The uptake of snus in Norway is being credited with almost eliminating cigarette smoking among young people living there.
In a note published on its website today, the New Nicotine Alliance (NNA) said that government figures showed the incidence of smoking among women aged 16-24 was down from 30 percent in 2001 to 0.1 percent, while the incidence of smoking among young men was down from 29 percent to three percent.
The NNA said that the fall in smoking among Norway’s young people did not appear to be the result of their switching to vaping because nicotine-containing electronic-cigarettes were only now being legalised.
A more likely explanation seems to be presented by a sharp increase that has occurred in the use of snus. During 2008-14, snus use among young women grew from five percent to 14 percent.
In neighbouring Sweden, where snus is also legal, 20 percent of the population use snus and there the adult smoking rate has fallen to five percent.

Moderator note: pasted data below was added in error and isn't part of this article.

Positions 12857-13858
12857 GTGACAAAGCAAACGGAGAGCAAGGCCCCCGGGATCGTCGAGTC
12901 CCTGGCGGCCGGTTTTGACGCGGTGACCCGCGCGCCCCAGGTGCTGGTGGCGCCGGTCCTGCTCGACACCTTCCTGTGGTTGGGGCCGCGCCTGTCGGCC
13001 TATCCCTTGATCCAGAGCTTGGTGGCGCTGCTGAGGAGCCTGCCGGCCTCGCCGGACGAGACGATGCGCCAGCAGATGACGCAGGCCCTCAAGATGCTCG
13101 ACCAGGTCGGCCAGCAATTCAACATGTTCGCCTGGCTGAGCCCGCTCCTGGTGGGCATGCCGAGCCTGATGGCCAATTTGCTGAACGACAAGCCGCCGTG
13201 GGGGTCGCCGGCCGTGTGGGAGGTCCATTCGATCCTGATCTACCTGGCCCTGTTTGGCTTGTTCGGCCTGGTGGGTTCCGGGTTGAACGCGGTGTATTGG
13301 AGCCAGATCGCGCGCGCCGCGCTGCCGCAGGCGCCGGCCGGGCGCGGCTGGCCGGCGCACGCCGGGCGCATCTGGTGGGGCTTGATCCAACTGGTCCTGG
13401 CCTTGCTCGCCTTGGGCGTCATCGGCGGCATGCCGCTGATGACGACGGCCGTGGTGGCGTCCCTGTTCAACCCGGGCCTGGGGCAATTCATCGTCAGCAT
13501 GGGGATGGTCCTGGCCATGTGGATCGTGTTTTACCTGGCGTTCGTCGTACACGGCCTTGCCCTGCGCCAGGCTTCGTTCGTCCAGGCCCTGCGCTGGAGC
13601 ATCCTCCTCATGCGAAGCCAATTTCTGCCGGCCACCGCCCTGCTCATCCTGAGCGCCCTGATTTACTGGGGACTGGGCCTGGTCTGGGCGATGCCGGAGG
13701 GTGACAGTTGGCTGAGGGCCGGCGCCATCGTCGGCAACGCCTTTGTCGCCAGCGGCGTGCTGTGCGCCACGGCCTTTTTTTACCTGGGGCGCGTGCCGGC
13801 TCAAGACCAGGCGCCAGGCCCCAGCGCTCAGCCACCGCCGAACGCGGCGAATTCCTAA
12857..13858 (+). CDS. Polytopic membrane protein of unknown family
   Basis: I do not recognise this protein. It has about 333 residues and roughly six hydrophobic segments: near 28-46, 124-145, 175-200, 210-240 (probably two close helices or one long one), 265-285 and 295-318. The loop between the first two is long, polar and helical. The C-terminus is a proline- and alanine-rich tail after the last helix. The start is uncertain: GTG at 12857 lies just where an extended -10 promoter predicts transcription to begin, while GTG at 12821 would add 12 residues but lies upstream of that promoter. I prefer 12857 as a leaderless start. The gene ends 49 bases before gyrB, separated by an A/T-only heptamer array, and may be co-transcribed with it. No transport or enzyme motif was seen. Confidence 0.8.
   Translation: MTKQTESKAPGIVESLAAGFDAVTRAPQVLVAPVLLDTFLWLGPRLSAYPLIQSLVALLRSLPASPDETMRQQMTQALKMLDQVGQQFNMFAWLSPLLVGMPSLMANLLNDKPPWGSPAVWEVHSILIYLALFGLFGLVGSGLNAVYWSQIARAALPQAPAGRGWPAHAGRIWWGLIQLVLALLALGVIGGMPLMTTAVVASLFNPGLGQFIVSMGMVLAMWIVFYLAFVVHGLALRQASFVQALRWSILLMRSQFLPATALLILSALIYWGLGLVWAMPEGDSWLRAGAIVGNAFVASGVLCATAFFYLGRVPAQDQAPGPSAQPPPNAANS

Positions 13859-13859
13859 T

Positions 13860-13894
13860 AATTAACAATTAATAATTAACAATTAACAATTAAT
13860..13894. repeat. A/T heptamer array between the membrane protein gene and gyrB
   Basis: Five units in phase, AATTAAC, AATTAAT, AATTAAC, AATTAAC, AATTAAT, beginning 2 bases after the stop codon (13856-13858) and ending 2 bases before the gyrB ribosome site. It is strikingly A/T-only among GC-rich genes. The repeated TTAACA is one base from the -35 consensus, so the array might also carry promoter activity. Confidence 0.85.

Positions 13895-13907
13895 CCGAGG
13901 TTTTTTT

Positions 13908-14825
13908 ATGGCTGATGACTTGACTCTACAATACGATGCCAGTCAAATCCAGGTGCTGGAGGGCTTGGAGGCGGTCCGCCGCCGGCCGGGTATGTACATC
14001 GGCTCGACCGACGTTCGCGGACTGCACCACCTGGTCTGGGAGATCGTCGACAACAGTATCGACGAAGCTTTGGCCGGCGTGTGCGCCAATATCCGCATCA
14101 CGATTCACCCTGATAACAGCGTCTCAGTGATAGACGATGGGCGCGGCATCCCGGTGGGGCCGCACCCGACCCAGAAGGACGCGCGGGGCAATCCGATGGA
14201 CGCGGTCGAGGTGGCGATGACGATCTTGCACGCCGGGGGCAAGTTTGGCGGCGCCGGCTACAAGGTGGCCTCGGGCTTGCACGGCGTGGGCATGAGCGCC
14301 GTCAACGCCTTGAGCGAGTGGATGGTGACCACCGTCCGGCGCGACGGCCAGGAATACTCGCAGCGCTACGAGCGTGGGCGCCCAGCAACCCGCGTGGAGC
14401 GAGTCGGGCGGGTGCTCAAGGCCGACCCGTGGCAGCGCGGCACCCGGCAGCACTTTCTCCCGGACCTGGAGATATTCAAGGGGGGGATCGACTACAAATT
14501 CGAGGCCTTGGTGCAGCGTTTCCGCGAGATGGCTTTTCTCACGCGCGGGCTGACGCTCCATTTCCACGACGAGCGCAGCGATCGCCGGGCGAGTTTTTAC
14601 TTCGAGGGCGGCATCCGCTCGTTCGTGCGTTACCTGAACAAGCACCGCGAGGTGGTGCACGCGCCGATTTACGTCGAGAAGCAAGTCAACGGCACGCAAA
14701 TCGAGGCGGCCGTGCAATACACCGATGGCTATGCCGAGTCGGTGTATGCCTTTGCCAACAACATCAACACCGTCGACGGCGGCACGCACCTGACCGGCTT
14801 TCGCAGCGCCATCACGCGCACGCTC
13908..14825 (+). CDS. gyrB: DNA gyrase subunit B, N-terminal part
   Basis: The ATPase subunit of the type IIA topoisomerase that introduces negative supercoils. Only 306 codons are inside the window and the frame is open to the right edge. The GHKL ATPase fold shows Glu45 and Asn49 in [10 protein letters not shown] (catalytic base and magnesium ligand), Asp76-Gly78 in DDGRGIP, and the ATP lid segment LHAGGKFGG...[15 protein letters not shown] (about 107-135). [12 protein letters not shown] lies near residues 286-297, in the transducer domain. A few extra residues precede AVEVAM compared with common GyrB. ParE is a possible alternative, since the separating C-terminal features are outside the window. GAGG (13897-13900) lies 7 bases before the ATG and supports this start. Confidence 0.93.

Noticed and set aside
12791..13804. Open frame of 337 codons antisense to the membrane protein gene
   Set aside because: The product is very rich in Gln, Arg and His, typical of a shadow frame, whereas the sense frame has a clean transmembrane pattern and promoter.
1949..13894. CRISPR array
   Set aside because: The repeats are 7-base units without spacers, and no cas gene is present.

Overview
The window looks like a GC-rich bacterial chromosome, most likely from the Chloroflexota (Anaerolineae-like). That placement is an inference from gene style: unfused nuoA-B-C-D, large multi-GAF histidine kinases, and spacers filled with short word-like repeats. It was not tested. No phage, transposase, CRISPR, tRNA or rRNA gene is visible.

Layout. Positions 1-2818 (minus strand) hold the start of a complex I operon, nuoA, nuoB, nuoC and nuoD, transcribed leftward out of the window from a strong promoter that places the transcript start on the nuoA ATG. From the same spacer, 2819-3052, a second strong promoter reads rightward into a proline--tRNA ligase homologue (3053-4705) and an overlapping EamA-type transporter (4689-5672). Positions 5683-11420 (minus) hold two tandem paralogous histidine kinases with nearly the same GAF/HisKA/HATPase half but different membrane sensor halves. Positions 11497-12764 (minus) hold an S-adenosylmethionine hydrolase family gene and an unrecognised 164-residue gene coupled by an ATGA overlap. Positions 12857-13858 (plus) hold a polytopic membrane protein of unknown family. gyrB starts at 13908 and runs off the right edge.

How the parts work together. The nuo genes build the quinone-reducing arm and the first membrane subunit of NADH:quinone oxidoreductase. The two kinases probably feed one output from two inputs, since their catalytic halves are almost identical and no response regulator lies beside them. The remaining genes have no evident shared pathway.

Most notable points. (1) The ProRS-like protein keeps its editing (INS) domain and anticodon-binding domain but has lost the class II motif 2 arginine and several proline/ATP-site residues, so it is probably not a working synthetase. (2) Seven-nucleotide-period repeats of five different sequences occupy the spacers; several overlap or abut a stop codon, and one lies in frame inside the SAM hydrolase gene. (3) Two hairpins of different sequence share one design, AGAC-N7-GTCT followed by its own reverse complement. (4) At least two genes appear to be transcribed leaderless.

Last month the European Court of Justice held a hearing on whether the EU ban on snus outside Sweden should be lifted, an action that has been supported by the NNA.
Its trustee Professor Gerry Stimson was quoted as saying that any reasonable person looking at the spectacular graph for smoking among young Norwegians would be struck by how the fall accelerated after snus became available in 2002.
“This is no fluke,” he said. “The end of smoking is in sight in Norway and Sweden as people choose far safer snus instead.
“So reasonable people will ask why the UK government decided to urge the European Court of Justice to maintain the snus ban in the rest of the EU.”
His comments were echoed by the smoking-substitutes expert Dr. Konstantinos Farsalinos who said there was absolutely no doubt that access to snus in Sweden and Norway had played a crucial role in the rapid reduction of their smoking rates.